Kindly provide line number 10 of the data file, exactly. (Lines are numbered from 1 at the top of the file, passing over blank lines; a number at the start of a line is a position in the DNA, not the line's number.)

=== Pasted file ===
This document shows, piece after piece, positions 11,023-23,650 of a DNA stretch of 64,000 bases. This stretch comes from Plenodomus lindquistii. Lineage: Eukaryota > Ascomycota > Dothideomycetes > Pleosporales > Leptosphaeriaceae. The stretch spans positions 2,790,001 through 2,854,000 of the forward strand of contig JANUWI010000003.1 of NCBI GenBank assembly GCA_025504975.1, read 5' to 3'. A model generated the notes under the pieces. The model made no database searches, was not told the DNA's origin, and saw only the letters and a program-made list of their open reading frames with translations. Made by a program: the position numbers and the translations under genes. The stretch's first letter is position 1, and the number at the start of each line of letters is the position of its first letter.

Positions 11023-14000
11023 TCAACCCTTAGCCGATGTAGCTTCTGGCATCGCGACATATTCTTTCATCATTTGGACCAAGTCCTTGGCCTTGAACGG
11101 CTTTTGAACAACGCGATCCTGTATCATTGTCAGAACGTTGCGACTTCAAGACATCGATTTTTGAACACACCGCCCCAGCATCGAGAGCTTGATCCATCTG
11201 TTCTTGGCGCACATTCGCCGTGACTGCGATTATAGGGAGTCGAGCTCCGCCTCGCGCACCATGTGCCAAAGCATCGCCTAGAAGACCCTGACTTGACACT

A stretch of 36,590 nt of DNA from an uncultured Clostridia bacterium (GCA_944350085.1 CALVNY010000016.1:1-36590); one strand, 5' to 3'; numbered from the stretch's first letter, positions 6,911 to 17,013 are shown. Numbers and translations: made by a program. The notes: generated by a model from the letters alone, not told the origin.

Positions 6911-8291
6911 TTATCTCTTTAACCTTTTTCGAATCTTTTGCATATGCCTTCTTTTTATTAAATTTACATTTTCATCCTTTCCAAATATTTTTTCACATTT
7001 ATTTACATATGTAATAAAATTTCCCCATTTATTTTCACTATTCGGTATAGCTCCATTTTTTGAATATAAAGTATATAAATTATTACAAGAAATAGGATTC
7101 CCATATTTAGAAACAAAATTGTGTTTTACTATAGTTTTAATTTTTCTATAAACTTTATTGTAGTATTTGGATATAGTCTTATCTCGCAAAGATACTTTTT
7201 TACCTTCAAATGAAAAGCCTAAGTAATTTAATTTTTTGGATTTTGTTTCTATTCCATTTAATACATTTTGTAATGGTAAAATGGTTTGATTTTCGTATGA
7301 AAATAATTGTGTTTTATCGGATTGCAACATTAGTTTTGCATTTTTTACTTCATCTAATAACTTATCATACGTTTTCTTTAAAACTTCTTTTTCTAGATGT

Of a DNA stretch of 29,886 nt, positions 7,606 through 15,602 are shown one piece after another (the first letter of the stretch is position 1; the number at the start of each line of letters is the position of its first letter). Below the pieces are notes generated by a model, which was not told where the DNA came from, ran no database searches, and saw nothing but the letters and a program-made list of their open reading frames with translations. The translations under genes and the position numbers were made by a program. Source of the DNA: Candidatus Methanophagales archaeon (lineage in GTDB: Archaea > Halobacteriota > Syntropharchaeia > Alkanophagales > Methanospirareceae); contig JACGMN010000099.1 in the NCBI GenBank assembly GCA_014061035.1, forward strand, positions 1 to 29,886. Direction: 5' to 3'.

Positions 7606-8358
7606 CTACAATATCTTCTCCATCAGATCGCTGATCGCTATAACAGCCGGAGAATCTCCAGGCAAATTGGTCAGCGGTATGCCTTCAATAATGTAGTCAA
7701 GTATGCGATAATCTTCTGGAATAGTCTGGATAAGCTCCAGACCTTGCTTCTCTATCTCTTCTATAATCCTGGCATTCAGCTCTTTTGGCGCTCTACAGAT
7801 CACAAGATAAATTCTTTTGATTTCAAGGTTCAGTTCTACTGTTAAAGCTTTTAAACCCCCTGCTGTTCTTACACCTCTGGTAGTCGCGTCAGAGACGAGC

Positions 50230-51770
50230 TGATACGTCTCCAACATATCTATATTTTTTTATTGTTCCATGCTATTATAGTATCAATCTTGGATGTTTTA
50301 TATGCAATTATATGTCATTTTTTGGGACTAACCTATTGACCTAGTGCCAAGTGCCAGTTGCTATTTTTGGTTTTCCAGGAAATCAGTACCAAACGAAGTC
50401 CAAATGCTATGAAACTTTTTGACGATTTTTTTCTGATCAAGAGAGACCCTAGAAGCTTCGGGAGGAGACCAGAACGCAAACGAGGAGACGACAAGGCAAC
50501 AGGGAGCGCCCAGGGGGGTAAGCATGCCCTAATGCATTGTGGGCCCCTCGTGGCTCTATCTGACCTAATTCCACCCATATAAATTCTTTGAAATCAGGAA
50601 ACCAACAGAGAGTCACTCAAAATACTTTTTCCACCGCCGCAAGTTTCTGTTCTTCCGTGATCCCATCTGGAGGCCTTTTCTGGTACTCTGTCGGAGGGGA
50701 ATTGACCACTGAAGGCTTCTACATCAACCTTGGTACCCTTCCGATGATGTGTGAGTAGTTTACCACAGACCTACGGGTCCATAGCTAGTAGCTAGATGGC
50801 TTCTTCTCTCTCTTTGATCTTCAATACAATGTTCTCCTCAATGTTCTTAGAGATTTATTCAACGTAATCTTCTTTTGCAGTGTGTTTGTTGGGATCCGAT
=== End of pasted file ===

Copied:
7101 CCATATTTAGAAACAAAATTGTGTTTTACTATAGTTTTAATTTTTCTATAAACTTTATTGTAGTATTTGGATATAGTCTTATCTCGCAAAGATACTTTTT